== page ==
Justin Peligri:With our ‘most politically active’ title comes great responsibility

You can learn a lot from living abroad.

While taking a course in London this summer, I learned that “chips” means french fries, “loo” means bathroom, and “cheers” is just a friendly way of saying goodbye, thank you and basically anything else.

Media Credit: Hatchet File Photo
Justin Peligri

But taking a class abroad also taught me a lot about where the American education system is lagging: We focus so much on becoming experts in our subject areas, but we’re missing the basics.

During the course, my professor asked an American University student to share her opinion on Ronald Reagan’s presidency. “I don’t know much about him,” the student admitted. “I know what party he was from, so I know that I probably disagree with a lot of his ideology.”

The British professor, using the manners of his countrymen, told the student that her answer was an “acceptable” one.

But if we’re being honest here, it wasn’t acceptable at all. Americans put up commemorative statues to honor Reagan’s legacy and name airports after him. We should at least know a small amount about his supply-side economic philosophy or his creation of a Cold War arms race.

Here’s what really got me thinking: If that student had gone to GW, recently rated the nation’s most politically active university by The Princeton Review, would her answer had been any different?

Probably not. As GW sets its academic and research ambitions toward technical fields like engineering, public health and computer science, it shouldn’t leave the fundamentals behind. In this day and age, where our education system and job market demand that we become experts in nuanced academic fields, it can be easy to miss out on the big ideas and basic facts.

That’s why all GW undergraduates should be required to take a basic American political history course. With our “politically active” title comes a responsibility to enter the world as better global citizens. And knowing a little bit about our political roots shouldn’t be too tall a task.

Adding a mandatory course would help us achieve GW’s goal of instituting a “rigorous common core of undergraduate general education requirements” over the course of the next 10 years, as outlined in May’s University-wide strategic plan. Administrators and faculty leaders will develop plans for an undergraduate core curriculum over the next year or so, and this should be at the top of the list of courses to consider.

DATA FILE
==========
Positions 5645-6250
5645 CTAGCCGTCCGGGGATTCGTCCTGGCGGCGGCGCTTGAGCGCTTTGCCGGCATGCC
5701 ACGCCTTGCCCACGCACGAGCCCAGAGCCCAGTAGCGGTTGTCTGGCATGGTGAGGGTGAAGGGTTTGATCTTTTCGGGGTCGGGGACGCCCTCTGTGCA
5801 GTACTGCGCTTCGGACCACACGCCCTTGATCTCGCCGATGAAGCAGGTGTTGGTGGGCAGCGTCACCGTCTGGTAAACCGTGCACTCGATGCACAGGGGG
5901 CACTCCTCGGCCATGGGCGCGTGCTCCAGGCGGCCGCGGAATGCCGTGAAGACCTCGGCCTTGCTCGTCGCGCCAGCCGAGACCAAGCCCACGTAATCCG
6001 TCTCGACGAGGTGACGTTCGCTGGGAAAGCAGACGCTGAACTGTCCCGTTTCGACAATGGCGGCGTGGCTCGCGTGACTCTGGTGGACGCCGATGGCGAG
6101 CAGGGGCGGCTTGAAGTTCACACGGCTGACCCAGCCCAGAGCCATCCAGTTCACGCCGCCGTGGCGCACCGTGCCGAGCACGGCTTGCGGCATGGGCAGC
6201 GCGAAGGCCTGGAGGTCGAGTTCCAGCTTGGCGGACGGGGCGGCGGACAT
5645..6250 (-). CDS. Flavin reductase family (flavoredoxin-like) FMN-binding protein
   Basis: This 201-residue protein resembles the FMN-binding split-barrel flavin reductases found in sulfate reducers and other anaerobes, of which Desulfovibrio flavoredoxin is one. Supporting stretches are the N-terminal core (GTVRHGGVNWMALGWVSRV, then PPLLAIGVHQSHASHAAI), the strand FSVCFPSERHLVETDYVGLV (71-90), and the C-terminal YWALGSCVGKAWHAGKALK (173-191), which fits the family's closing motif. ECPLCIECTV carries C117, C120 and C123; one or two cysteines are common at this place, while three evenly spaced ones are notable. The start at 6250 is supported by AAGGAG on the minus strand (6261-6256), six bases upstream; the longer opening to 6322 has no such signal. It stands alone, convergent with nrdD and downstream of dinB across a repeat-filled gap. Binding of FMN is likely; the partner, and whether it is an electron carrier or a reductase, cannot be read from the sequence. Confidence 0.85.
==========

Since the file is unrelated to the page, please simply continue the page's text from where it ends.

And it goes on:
About 30 percent of colleges nationwide offer some sort of core courses or texts, according to the Association of American Colleges and Universities. We’re part of this list, but the only class all undergraduates are currently required to take is University Writing.

Some students who aren’t interested in politics – and yes, they do exist at GW – might claim a class like this is a waste of time. They’d rather hone in on their pre-med courses or their studies in theater.

And generally, I’m a supporter of less rigid curricula employed at elite universities like Brown University and Amherst College. There, students are permitted the freedom to pick courses that suit their interests and professional goals, as opposed to needing to adhere to a strict and arbitrary university plan.

But this system is outdated for millenials, who use Wikipedia as textbooks and Facebook news feeds as newspapers, causing us to miss out on the basics, like rudimentary politics, history and global affairs.

We’ve all been told that we’re living in an increasingly global world. About 53 percent of GW students study abroad, according to the most recent data from the 2010-2011 academic year. And many of us will make careers for ourselves overseas.

But forget about the professional arena. What about your social life? When you’re out sipping wine in Venice or downing a pitcher of margaritas in Mexico City and international politics comes up, wouldn’t it be awkward if you didn’t have anything substantive to contribute to the conversation?

American students should also work to increase their fluency in international affairs and global cultures, but at the very least, we have a responsibility to know our own history. A course in the subject would help.

If we’re really going to deserve our top political title, we have to earn it.

The writer, a junior majoring in political communication, is The Hatchet’s opinions editor.

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